By D.E. Smoot
Phoenix Staff Writer
A draft report recommending the best uses and future development of Love-Hatbox Sports Complex has drawn some criticism since the study was released in November.
Critics described the consultants who presented the findings of their seven-month study as being out of touch with Muskogee and its needs. The study cost taxpayers $75,000 for a document that one official said includes “ideas” that never may see the light of day.
Jim Blair, a member of a committee that helped select the consulting firms that conducted the study and compiled the report, said he was disappointed with the results. He said some local suggestions were ignored and others were given short shrift.
“They let on like they really studied the market, but some of the ideas they came back with just shows me that really wasn’t done,” Blair said. “I brought up the issue about camping and RV hookups two or three times — you’ve got to have those if you expect to draw people to a music venue or livestock event — but those suggestions were left out.”
Some of the ideas that did make it into the report included an expansion of various sports programs, a seasonal outdoor market and limited agri-educational programs. Consultants said city officials should consider adding lacrosse to the sports lineup and a pond where people could fish for a fee. Those ideas, along with a recommendation to nix livestock shows, have been focal points for criticism.
City officials commissioned White Hutchinson Leisure & Learning Group and The Chesapeake Group in March to conduct the study. The move was prompted by plans to relocate the fairgrounds and activities regularly booked there. The study’s findings also were to be used to promote tourism by making Love-Hatbox Sports Complex a regional destination.
Consultants briefed city councilors of their findings in early November. Mayor Bob Coburn and others said they needed more time to digest the draft proposal and suggested a period of public comment before it was accepted. Nearly two months have passed without additional public discussion.
Parks and Recreation Director Mark Wilkerson said he hasn’t heard when the City Council will revisit the issue, but he expects it could resurface in January.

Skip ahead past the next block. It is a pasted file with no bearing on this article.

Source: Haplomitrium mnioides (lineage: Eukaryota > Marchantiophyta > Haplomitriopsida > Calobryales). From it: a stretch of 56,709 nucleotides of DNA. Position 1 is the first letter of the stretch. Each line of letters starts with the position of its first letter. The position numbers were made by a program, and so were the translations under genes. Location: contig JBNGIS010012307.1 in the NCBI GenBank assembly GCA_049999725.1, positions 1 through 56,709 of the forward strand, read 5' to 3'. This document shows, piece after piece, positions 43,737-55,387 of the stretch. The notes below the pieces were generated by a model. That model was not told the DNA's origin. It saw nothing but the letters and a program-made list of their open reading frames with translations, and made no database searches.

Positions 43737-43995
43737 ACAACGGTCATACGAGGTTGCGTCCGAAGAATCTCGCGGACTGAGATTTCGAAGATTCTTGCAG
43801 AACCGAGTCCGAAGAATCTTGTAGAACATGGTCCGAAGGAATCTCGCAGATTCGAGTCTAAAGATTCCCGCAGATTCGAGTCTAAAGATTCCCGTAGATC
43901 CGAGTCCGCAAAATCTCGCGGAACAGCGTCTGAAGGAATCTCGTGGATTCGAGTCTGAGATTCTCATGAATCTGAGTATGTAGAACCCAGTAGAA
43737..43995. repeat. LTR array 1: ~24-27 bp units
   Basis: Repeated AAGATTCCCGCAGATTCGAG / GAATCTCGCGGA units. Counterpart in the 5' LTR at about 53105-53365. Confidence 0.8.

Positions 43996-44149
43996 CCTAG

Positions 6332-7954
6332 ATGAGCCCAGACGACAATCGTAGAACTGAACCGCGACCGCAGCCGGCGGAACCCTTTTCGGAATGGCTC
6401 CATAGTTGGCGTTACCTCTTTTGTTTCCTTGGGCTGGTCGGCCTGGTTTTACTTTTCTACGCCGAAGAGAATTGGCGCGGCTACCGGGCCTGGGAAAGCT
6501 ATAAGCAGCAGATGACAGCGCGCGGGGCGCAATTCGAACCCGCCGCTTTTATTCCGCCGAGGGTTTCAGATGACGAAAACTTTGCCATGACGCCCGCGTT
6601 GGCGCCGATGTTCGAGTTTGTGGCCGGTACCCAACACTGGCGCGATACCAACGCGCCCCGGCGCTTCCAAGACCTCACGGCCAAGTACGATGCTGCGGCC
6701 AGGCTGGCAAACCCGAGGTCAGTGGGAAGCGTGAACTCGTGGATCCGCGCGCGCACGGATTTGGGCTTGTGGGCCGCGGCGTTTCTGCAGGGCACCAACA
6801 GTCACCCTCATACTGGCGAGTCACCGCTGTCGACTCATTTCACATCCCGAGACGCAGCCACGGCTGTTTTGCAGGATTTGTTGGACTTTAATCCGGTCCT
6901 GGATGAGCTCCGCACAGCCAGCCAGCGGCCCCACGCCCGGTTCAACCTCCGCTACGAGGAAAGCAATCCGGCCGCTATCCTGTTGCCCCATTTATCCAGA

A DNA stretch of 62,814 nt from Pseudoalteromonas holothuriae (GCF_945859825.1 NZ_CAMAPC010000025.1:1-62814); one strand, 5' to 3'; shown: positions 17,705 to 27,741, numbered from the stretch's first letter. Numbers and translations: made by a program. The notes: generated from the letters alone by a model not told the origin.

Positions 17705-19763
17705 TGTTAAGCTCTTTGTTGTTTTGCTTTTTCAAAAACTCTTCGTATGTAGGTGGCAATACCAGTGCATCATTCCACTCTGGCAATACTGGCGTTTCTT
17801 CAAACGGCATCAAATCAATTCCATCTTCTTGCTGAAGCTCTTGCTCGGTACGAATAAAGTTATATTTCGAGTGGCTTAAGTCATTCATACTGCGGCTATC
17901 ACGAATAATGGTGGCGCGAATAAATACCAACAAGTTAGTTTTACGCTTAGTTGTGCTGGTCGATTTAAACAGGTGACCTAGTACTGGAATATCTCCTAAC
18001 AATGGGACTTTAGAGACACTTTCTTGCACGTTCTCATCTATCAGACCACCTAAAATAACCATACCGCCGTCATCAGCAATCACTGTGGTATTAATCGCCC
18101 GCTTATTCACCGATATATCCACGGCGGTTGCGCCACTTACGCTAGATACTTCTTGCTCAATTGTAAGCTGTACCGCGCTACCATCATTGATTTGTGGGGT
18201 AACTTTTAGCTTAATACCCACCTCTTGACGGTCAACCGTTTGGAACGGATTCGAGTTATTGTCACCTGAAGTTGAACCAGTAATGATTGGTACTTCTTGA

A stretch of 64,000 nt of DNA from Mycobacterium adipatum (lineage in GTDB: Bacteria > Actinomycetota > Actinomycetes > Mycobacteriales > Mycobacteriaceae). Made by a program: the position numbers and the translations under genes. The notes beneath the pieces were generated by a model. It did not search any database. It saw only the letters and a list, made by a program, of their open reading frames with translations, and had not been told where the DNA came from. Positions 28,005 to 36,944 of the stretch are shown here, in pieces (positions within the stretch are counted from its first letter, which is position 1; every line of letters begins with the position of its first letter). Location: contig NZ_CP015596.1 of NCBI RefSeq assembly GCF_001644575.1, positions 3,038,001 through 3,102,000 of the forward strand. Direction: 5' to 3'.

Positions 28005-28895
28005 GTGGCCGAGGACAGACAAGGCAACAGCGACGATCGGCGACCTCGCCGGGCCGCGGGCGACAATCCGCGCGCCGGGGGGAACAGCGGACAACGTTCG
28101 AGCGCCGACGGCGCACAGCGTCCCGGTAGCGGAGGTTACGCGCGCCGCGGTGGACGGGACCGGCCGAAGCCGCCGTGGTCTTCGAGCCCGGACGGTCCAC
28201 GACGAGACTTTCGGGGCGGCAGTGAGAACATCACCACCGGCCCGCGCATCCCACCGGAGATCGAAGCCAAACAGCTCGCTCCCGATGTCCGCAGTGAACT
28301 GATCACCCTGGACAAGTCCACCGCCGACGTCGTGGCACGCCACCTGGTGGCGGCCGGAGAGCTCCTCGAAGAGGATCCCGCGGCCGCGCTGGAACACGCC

“It doesn’t surprise me because there is nothing there that is really set in stone or anything definite in the plans being proposed,” Wilkerson said about the lack of further discussion. “I am just waiting for the City Council to bring this back for consideration.”
Ward IV Councilor Kenny Payne said he was unconvinced that spending $75,000 for the market analysis and report was the best use of taxpayer dollars. Payne, like Blair, tempered his criticism, saying he heard “a few ideas that might be worth something.”
But Payne expressed doubts about whether the consultants really know what the city needs. Part of that could be because the firms had no local ties. Payne said that could be either good or bad.
“When you hire somebody who has no local connections, they have no bias,” he said. “But because they have no local connection, they might come up with ideas that would crash like a plane with no engines.”
Payne said he disagreed with the consultants’ notion that there is no local interest in a multipurpose building. Payne also doubted consultants’ findings that there is little to no local support for livestock shows. He said anything the city is doing now to support those programs should continue.
“Anything we are doing for the 4-H livestock programs we need to keep doing, if not more,” he said. “Anything that would detract from that, I wouldn’t support.”
Coburn said he is “excited about the study,” noting that the draft report provides direction for future development and offers ideas and concepts that otherwise may have been overlooked. Coburn said the consultants “did exactly what we asked them to do.”
“Here you have professionals who are saying we are heading in the right direction with the water park and trails, and here are some other options,” he said, noting that those operations are self-sustaining financially. “Then, it comes to the point of the community deciding what activities they want to subsidize.”
Reach D.E. Smoot at (918) 684-2901 or firstname.lastname@example.org.